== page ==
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  • NJ.com: How N.J. farmers are getting help to make the most of what they grow

    Whether it's in a supermarket or roadside stand, fresh vegetables are filling up the plates of many, but who exactly is feeding us this New Jersey Fresh produce?

    Local farmers throughout the state spend their lives growing fresh corn, tomatoes, cantaloupe, blueberries, cucumbers, whatever their specialty, and distribute to supermarkets where they are purchased and brought home.

    But there is more than meets the eye for state produce, and reaches hundreds of thousands of other consumers that happens behind the scenes, including retirement and nursing homes, school districts, and private schools, according to Adam Grafton, a senior corporation executive chef involved in distribution programs taken from local farms.

    Flik Lifestyles is one sector out of four that specializes in producing food using Jersey grown produce.

    Lifestyles is one sector under Compass Groups Chefs — an organization that uses homegrown produce. Lifestyles solely focuses on the senior community in the Northeastern and Mid-Atlantic Region of the country.

    "We are concentrating on enriching the lives of seniors every day," Grafton said Wednesday.

    A major program is called IDP — Imperfectly Delicious Produce. IDP takes perfectly usable produce that is not capable of sales because of a bruise, or shape malady, or slightly damaged vegetables.

    "We want to rescue produce and as a company, we've got an opportunity to take something made locally, and work hand-in-hand with local farmers," Grafton said.

    Specifically, the four sectors under Compass include Morrison Community Living, Chartwells K12, Eurest and Flik Lifestyles.

    Under Compass Group North America, there are 20 sectors.

    It's not an easy economy for farmers, according to Grafton and two years ago, he stopped by Cassaday Farms realized a new ability to keep it green and local.

    Cassaday Farms, located in Monroeville at the boarder of Upper Pittsgrove, is just one of a handful of farms to deliver imperfect produce to Lifestyles' produce house based in New York for specialized distribution and consumption, like senior care facilities.

    "It doesn't go to waste and the farmers can sell at a reasonable price, and the produce can go into salads, soup, a lot of applications for it," Grafton said.

    "It's about locally sourcing — really doing the best we can to purchase good produce and partner with families," Grafton continued.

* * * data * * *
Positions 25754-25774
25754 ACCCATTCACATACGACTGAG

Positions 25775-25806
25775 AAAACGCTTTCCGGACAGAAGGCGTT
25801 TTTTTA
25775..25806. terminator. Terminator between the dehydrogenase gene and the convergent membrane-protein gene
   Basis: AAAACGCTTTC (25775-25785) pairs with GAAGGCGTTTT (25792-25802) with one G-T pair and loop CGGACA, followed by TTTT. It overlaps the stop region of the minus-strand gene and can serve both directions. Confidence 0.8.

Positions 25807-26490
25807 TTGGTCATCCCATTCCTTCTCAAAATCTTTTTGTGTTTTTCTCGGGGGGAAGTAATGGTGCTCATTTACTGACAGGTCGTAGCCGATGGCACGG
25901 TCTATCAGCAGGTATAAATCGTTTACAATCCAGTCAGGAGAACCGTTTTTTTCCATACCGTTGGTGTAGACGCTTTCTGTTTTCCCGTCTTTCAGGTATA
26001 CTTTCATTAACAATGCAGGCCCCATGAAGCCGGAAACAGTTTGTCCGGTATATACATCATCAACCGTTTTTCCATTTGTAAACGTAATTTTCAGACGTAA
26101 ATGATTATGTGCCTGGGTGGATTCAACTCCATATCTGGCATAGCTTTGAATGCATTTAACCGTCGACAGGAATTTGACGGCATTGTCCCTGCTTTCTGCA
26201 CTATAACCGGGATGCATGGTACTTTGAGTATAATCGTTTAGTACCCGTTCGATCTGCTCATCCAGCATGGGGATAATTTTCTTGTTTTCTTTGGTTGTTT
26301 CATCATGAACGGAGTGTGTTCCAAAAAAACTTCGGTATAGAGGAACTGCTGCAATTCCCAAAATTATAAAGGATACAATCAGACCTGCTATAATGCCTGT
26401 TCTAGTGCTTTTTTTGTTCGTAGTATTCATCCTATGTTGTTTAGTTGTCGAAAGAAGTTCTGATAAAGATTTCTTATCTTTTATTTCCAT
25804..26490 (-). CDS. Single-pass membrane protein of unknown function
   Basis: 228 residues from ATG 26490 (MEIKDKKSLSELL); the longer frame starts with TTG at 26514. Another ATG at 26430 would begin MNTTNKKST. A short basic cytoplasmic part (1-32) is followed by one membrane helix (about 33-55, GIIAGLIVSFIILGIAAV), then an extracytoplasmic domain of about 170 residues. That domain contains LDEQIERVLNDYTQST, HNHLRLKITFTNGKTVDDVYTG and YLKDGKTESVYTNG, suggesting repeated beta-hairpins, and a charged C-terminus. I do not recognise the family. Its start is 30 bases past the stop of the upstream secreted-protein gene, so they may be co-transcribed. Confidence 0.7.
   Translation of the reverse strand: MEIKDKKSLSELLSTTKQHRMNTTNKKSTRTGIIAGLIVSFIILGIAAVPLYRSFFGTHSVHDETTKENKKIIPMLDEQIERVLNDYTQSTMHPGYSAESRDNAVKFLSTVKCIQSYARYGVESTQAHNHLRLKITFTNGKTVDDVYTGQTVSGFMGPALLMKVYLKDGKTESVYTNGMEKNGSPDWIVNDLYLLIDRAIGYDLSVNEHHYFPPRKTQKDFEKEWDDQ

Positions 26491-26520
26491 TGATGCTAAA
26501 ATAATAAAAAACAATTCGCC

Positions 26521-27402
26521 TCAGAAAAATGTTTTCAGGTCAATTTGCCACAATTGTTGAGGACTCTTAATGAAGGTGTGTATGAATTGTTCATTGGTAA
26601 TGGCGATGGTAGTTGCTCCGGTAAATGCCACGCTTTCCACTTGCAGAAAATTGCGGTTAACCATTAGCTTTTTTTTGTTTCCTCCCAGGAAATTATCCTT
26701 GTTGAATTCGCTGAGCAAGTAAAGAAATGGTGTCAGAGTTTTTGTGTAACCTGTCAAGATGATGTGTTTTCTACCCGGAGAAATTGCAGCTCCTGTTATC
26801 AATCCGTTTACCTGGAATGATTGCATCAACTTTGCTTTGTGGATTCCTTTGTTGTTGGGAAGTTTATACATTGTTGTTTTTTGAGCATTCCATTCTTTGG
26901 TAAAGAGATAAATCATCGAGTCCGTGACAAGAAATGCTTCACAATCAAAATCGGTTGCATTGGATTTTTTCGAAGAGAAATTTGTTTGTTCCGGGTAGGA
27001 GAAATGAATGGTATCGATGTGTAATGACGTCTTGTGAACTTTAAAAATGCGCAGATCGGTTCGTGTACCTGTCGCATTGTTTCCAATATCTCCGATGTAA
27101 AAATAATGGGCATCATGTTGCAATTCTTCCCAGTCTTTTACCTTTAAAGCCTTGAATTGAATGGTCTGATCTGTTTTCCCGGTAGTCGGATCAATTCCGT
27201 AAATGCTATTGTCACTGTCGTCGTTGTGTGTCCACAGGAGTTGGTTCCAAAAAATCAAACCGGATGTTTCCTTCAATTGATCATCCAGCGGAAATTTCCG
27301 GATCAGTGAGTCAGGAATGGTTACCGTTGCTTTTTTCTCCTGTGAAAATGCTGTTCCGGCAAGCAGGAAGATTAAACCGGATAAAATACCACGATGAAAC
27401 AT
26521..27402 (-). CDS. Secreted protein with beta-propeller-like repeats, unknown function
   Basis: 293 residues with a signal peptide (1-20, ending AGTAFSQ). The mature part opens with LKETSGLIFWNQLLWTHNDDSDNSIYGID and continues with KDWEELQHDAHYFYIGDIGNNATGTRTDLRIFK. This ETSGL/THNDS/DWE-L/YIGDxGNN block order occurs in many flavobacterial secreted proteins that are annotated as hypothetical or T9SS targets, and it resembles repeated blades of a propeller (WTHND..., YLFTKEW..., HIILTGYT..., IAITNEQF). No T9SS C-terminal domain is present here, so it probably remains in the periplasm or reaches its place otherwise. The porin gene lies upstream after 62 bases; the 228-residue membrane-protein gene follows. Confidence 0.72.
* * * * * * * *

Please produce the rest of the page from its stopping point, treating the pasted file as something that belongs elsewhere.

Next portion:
Companies make it their business to make more of Jersey Fresh produce
     

    Not only do partnerships like this benefit farms, it also allows the consumers to know where their food is actually coming from and validate the high quality.

    Ambroji, a New Jersey farm in Thorofare, is also a produce supplier and has been working with Lifestyles' for the past few years as well.

    "People want to know where their food comes from. We wanted to take it out of the field and utilize it." Scott Gardo, with Abroji, said.

    Lifestyles' Division President Dan Fedro stated Wednesday that it is important for the seniors who eat the vegetables to be aware of where their food is grown, as well as the farmers who know how their hard work is paying off.

    "The end result of the plate is powerful. This produce is touching children, executives, college students, and elders," Fedro added.

    Farmers take pride in their work, Fedro said, and the end product is very heartfelt.

    "You just see the passion," he said, adding that the process is educational and allows the food company to go out to the facilities and see where they are getting the food they utilize.

    "It's important to know where your food is coming from and that it's coming from here, a local farm, and going to seniors to eat. It's enriching their lives," Fedro said.

    George Cassaday, of Cassaday Farms, said the produce they grow — corn, tomatoes, just about everything but herbs — travels across the country, sometimes even to the Caribean Islands.

    "You know where it's coming from, it's picked fresh and taste better," Cassaday said.

    In honor of this Monroeville farm, an appreciation luncheon was held and meals were demonstrated using their own produce grown in the back yard.

    Nearly 100 farm employees enjoyed Jersey Fresh meals.

    "This is becoming a tradition for us, for all the incredible work these farmers do," Fedro said.

    From NJ.com

    July 16, 2015